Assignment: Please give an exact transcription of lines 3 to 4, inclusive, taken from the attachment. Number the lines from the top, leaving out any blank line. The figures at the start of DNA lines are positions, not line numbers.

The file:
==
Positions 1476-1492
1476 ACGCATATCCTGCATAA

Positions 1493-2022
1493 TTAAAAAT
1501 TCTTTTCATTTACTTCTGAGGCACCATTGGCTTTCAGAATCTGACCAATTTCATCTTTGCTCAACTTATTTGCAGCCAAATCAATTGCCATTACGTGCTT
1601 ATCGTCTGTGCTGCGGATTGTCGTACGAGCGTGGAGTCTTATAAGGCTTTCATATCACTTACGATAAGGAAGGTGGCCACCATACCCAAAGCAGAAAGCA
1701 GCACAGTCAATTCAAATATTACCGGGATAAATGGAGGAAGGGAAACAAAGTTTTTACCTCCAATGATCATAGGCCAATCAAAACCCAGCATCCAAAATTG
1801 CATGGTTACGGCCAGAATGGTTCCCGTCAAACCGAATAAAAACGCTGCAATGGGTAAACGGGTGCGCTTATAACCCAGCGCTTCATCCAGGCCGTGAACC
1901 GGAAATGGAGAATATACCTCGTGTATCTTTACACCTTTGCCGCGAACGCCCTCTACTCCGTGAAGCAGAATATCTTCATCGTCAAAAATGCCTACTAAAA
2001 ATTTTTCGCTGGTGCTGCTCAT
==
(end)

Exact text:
Positions 1493-2022
1493 TTAAAAAT